Tyler Bray leads scary Tennessee aerial attack
HOOVER, Ala. -- Peyton Manning's passing camp annually invites top high school quarterbacks, wide receivers and running backs from across the country to his home state of Louisiana, offering instruction and an opportunity to meet the University of Tennessee and NFL legend. Top college quarterbacks are invited as counselors, with this year's class featuring a particularly SEC-heavy group.
Tyler Wilson, the first-team All-SEC selection, attended. Georgia's Aaron Murray and LSU's Zach Mettenberger showed up.
But the participant with the closest ties to Manning's history also offers up one of the upcoming season's most intriguing variables.
Tennessee quarterback Tyler Bray, oft-chastised and ultra-talented, possesses the capability to lead the Volunteers back from the SEC East cellar. He's the most physically gifted passer in Knoxville since Manning, but volatile on-field exploits and an unfortunate thumb injury have thus far hindered his young career. Bray could easily be a top NFL Draft pick in 2013 — or even 2014.
The ability is all there.
And this season will present his best shot to date.
"We need to get Tennessee back to where it used to be. We're used to winning championships, and these last couple years we haven't been winning ballgames," the junior signal-caller said. "I think we're [ready to compete with top teams] already."
Bray shared a suite at the Manning Camp with USC quarterback Matt Barkley, one of college football's golden boys and a potential top draft pick, in a curious juxtaposition of perceived personalities. The Volunteer made throat-slitting signs to opponents as a freshman, visibly argued with coach Derek Dooley during games and has, by most accounts, yet to live up to his potential. The Trojan, on the other hand, leads a surfer-boy lifestyle and the national preseason No. 1 team — oh yeah, and he hung out with Snoop Dogg at Coachella.
The two hit it off, though, Bray said, laughing and joking their way through good-natured camp competitions. It makes sense, in a way. Despite the wide discrepancy in their popularity, both enter 2012 with striking similarities. Their offenses are dynamic, each complemented by a deadly receiving corps. Both California natives know a thing or two about Lane Kiffin. Their respective teams field defenses with question marks, but no one seems to mind when the hopefulness of points fills the air.
Defense wins championships, offense breeds optimism. Tennessee's aerial attack certainly provides that, with one player's maturation serving as the focal point.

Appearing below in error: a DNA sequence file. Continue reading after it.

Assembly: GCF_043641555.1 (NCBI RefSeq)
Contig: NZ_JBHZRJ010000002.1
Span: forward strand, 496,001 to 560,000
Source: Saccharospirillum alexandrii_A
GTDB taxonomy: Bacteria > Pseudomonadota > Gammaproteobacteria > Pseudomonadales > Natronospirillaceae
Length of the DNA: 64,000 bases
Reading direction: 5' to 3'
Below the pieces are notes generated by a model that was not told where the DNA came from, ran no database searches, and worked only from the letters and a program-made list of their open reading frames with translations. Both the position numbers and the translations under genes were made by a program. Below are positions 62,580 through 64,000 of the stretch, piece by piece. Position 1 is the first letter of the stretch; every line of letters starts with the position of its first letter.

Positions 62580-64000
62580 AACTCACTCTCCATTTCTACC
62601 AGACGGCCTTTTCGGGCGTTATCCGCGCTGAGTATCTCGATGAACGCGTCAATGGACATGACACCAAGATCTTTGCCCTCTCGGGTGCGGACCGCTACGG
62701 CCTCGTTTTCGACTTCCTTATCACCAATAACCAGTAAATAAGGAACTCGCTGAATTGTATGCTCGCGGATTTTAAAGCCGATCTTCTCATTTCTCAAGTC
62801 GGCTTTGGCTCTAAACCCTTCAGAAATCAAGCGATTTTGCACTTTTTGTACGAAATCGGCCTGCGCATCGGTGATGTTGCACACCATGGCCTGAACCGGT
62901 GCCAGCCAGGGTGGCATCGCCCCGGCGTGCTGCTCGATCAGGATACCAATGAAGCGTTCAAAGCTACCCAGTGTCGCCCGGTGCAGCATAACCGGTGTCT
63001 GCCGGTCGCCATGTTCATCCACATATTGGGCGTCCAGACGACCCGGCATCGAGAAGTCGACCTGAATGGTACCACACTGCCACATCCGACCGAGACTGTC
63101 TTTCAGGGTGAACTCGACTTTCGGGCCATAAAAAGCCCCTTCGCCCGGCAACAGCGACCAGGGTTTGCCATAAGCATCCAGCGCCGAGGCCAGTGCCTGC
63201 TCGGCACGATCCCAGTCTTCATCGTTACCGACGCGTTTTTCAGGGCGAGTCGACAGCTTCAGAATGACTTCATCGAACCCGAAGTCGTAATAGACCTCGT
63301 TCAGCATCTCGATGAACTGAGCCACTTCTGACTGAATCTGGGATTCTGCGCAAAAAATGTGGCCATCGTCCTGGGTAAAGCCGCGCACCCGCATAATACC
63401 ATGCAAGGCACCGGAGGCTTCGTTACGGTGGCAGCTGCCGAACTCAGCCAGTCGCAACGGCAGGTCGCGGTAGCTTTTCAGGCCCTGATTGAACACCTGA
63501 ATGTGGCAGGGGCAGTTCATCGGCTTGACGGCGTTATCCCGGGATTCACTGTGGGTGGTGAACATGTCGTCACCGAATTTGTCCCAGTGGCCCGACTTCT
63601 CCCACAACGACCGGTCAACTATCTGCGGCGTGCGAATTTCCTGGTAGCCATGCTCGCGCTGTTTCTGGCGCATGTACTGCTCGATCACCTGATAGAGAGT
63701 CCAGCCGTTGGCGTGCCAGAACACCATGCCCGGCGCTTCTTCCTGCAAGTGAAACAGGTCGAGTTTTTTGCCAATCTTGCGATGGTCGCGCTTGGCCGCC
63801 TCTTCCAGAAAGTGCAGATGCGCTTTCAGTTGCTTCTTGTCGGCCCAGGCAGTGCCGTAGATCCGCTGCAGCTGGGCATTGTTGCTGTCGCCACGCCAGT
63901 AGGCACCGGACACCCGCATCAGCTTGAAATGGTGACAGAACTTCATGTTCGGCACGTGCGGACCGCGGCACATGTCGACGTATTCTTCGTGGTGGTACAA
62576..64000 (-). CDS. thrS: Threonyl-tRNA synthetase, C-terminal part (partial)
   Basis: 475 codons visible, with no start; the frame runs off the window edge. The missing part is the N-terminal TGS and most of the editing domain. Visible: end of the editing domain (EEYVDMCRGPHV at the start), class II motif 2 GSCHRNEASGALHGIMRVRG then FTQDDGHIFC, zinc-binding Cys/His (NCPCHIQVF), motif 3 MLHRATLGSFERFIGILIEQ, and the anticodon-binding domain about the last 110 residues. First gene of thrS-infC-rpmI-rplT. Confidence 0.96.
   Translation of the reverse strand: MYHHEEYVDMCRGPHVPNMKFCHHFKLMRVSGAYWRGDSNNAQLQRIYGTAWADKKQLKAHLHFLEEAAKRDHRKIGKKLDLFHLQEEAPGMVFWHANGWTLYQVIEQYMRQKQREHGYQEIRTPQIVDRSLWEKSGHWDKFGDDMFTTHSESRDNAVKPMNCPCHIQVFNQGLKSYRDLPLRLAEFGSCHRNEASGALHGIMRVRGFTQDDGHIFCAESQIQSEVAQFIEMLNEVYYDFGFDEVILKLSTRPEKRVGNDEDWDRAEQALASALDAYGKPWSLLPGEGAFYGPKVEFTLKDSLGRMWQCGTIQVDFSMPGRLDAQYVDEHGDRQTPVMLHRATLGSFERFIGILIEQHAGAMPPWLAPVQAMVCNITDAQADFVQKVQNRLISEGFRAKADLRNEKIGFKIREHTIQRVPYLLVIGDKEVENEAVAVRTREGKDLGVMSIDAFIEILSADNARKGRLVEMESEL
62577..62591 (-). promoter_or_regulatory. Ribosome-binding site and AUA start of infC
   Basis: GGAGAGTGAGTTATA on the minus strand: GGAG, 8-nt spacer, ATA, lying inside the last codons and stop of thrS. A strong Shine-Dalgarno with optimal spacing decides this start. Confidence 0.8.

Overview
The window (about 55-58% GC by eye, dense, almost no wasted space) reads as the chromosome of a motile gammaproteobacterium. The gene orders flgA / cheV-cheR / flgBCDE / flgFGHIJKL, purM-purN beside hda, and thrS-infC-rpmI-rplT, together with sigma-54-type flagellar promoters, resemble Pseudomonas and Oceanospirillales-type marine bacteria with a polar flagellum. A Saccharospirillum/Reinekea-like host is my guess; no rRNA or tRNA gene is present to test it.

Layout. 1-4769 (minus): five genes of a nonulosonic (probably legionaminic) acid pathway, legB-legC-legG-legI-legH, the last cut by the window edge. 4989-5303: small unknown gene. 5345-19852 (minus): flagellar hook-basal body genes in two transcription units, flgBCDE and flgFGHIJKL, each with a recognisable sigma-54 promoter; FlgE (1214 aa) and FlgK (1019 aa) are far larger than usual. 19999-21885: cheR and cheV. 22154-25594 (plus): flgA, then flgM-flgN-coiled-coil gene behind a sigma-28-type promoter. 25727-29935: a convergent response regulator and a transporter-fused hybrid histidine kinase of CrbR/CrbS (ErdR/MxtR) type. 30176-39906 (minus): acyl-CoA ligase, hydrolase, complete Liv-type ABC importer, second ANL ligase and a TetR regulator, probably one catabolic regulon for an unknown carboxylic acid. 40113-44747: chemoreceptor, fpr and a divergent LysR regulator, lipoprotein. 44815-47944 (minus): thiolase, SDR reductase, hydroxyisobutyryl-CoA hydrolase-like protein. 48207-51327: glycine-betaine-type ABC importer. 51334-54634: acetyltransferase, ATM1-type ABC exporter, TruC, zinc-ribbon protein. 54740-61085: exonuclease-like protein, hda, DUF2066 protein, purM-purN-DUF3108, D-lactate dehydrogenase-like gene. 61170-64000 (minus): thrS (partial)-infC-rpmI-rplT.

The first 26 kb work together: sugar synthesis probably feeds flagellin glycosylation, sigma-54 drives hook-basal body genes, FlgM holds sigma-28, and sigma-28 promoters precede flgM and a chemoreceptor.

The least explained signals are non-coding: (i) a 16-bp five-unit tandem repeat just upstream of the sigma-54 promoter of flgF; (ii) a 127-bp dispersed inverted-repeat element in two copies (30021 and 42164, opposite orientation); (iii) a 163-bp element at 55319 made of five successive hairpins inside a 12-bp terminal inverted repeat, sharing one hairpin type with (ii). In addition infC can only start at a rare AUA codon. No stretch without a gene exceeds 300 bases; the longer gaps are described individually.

"You have to live as the quarterback at Tennessee. If your lifestyle is not reflecting that, then it's going to be hard to go out and perform to your best," Dooley said. "I've seen a real change in [Bray's] maturity level. I'm hoping he continues on that path and I'm hoping it will net him some big results this fall."
He will certainly have help.
All-SEC receiver Da'Rick Rogers and Justin Hunter, who posted big-time numbers before an injury against Florida ended his 2011 season, were slated to be one of the top receiving duos in the nation, a collective 12 feet and seven inches of speed and physicality with 20 career touchdowns.
That's no longer the case.
They are now a trio.
"I've got three guys that are 6-2 and above, all run 4.4s and jump 37 [inch] and above verticals," said Bray, who has passed for more than 3,500 yards and 35 touchdowns in just 16 career games. "It's kinda hard to compete with those guys."
Junior college transfer Cordarrelle Patterson is that third guy. The 6-foot-4 Hutchinson Community College standout — Bray called him "the mix between Justin and Da'Rick" — was a significant coup for Dooley on National Signing Day, and the two-time JUCO All-American adds scary depth to the unit.
"It's going to be tough for a defense to defend three guys like that," linebacker Herman Lathers said. "I'll take them on my team any day with a quarterback like Tyler Bray, who can actually get the ball to them. I'll take 'em any day."
So, Tennessee boasts a pro-quality quarterback and ridiculous receivers to boot. That doesn't sound fair to opposing defenses. But can the offensive line keep Bray upright and heathy in 2012? Can the Volunteers piece together a consistent running game? Can they stop anyone from scoring? All valid questions, all with similarly vague answers about returning Tennessee back to prominence through teamwork and perseverance.
At the moment, no one seems to recall last year's mediocre defense that gave up nearly 28 points per game against SEC opponents. Running back Tauren Poole, last season's starter, must be replaced. The offensive line returns largely intact, but the jury is still out if that's a positive or negative attribute.
But those are issues to address in September, right? It's July, and Bray is in the spotlight.
His individual statistics already rival that of Manning's first two seasons (Manning passed for 33 touchdowns and 10 interceptions in 1994 and 1995) — all while missing 10 games — but team success has not followed suit.
That's the next step.
And Bray could take it without causing anyone to blink an eye — it is never a question of "if" but "when" with him. He'll never be college football's favorite son like Barkley is or Manning was, but he has the capacity to reach similar collegiate heights.
The time, if ever, is now for Tyler Bray's breakthrough moment. Tennessee is simply hoping to ride the wave back to shore.